"Tom Lane" <[EMAIL PROTECTED]> writes:

> Gregory Stark <[EMAIL PROTECTED]> writes:
>> [much snipped]
>> Why are so few people committers?
>> ...
>> The answer to both questions is because CVS limitations make it hard to do
>> better.
> Uh, no.  The reason there are so few committers is that there are so few
> people qualified not to break things.

Not to break the codebase? Or not to break the archive? It's only due to CVS's
awkwardness that the latter is a concern at all.

> If we had a community with hundreds of people with commit access, very
> possibly we'd be feeling the need of a better SCM system.  But right
> now, CVS is not the bottleneck, and I don't see that we'd get a payback
> for the pain of changing to something else.

I'm not suggesting changing the number of people who can commit code to HEAD.
But getting work into the revision control system sooner, before it's ready to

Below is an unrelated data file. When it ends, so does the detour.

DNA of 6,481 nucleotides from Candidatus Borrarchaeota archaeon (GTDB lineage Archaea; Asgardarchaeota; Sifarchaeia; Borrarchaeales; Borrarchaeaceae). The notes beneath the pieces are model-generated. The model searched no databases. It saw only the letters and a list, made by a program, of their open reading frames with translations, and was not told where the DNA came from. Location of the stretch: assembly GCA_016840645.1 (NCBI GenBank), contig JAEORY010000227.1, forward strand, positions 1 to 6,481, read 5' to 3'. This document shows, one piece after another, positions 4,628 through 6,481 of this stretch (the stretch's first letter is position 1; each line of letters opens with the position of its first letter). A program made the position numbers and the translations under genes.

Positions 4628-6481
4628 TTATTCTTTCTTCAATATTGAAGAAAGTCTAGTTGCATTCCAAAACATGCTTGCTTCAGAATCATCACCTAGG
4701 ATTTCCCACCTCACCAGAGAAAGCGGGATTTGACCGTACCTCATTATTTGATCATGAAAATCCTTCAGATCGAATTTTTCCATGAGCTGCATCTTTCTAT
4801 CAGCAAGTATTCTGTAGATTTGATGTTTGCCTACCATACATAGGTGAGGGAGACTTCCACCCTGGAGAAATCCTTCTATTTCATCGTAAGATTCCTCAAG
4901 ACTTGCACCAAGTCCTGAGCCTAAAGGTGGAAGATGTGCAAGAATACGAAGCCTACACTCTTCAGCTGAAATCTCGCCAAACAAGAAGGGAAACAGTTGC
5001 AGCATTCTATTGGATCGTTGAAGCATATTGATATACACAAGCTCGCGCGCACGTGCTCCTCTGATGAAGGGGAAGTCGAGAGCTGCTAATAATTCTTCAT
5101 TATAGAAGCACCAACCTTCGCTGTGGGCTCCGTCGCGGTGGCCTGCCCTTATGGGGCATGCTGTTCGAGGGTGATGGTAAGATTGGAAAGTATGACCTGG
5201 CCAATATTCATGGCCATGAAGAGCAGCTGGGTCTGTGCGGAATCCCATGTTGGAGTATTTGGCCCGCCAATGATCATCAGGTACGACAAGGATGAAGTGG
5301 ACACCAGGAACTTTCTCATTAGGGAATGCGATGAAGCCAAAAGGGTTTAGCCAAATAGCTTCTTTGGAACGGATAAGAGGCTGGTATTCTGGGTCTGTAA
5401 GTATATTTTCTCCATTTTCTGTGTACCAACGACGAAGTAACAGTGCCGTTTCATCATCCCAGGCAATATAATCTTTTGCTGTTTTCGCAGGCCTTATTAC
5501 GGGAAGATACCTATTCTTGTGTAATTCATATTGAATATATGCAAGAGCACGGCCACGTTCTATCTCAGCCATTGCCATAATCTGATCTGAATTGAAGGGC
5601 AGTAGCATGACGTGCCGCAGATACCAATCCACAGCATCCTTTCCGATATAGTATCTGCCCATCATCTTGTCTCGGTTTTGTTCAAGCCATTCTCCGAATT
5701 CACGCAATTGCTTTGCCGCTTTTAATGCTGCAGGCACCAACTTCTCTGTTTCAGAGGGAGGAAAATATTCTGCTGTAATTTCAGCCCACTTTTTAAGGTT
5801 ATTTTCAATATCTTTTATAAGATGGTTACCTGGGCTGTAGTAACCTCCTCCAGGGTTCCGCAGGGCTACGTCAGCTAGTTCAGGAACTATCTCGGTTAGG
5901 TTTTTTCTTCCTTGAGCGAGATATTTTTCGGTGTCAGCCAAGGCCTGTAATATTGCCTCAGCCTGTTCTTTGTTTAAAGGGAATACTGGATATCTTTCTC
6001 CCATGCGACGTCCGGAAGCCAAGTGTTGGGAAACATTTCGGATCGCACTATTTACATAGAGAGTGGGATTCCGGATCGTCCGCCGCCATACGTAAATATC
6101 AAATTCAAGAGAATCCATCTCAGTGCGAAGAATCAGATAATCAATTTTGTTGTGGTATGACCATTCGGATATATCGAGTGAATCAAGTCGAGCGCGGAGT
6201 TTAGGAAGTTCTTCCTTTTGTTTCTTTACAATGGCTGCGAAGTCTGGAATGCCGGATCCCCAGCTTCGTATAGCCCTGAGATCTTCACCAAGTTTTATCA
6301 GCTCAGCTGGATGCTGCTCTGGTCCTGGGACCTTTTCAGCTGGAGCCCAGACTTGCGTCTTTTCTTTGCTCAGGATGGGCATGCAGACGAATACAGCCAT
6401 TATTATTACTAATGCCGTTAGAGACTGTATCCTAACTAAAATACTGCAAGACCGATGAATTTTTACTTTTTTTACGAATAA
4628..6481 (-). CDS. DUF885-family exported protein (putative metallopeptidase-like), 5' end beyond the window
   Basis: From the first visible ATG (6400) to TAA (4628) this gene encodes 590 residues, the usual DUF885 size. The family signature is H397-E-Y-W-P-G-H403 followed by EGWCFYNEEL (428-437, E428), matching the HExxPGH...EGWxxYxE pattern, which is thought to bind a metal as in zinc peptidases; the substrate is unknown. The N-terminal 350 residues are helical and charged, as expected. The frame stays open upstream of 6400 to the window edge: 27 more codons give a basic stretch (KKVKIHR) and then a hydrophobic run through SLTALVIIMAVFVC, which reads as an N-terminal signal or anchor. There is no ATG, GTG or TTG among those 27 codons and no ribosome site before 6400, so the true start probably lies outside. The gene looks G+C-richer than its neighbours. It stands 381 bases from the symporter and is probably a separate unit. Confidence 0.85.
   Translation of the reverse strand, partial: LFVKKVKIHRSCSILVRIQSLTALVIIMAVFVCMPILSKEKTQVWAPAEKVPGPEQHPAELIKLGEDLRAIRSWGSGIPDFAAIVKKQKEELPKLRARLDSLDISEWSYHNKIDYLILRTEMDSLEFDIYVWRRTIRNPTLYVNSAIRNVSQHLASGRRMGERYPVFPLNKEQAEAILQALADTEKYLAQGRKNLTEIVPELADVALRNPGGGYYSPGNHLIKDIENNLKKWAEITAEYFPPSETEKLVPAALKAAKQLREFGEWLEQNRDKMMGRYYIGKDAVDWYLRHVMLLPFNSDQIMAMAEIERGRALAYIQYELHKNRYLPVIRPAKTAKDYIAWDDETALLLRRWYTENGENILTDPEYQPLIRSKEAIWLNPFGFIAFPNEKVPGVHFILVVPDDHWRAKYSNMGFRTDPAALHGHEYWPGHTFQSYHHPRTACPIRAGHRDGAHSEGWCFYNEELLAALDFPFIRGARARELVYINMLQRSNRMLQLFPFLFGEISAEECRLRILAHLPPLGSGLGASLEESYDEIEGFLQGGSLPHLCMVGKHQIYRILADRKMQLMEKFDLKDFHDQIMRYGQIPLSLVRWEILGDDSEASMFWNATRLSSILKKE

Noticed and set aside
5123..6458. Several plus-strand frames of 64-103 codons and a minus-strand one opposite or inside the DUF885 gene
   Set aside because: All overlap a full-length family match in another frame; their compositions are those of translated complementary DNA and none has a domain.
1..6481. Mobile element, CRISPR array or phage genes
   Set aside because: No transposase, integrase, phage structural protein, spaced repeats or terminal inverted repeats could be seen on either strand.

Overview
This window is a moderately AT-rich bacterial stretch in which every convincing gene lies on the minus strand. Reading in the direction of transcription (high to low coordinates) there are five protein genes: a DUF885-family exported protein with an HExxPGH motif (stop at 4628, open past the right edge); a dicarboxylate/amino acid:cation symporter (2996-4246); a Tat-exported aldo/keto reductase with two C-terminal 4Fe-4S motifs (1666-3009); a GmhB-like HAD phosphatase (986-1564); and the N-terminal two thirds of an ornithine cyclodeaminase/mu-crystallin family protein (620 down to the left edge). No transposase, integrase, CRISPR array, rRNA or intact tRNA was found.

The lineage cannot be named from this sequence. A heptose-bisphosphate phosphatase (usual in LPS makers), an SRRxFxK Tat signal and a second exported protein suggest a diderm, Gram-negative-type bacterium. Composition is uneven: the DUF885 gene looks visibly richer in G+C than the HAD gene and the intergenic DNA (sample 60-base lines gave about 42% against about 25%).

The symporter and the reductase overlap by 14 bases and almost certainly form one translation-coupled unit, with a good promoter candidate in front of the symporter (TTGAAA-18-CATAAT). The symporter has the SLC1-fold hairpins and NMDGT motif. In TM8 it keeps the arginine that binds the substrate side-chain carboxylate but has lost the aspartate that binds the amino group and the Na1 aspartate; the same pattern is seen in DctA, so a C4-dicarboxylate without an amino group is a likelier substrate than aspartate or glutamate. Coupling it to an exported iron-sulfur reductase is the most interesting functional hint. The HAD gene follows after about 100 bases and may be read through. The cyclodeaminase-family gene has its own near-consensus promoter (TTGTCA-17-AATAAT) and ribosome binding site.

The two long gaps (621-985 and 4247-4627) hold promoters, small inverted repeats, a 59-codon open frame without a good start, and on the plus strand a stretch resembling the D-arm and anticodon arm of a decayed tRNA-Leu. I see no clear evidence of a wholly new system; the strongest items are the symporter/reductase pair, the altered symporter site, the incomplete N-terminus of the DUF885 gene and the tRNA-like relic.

be merged into HEAD. Right now we're giving up most of the advantages revision
control systems exist for. We're using CVS as a glorified archival system.

You're still merging patches and reviewing patches by hand, without any of the
tools to, for example, view incremental changes in the branch, view the logs
of the branch, merge the branch into the code automatically taking into
account the known common ancestor. Instead of receiving a 20k patch without
any tools to work with it you would be given a branch name and be able to view
and merge it into the main branch using the tools.

Moreover work on things like bitmapped indexes that other people want to help
on is hampered by this need to be mailing around patches. If two or three
people submit changes (based possibly on different old versions of the patch)
the main developer has to merge them into his version of the patch by hand and
mail out a new patch. The whole point of a revision control system is to
provide tools to make that easier.

  Gregory Stark
  EnterpriseDB          http://www.enterprisedb.com

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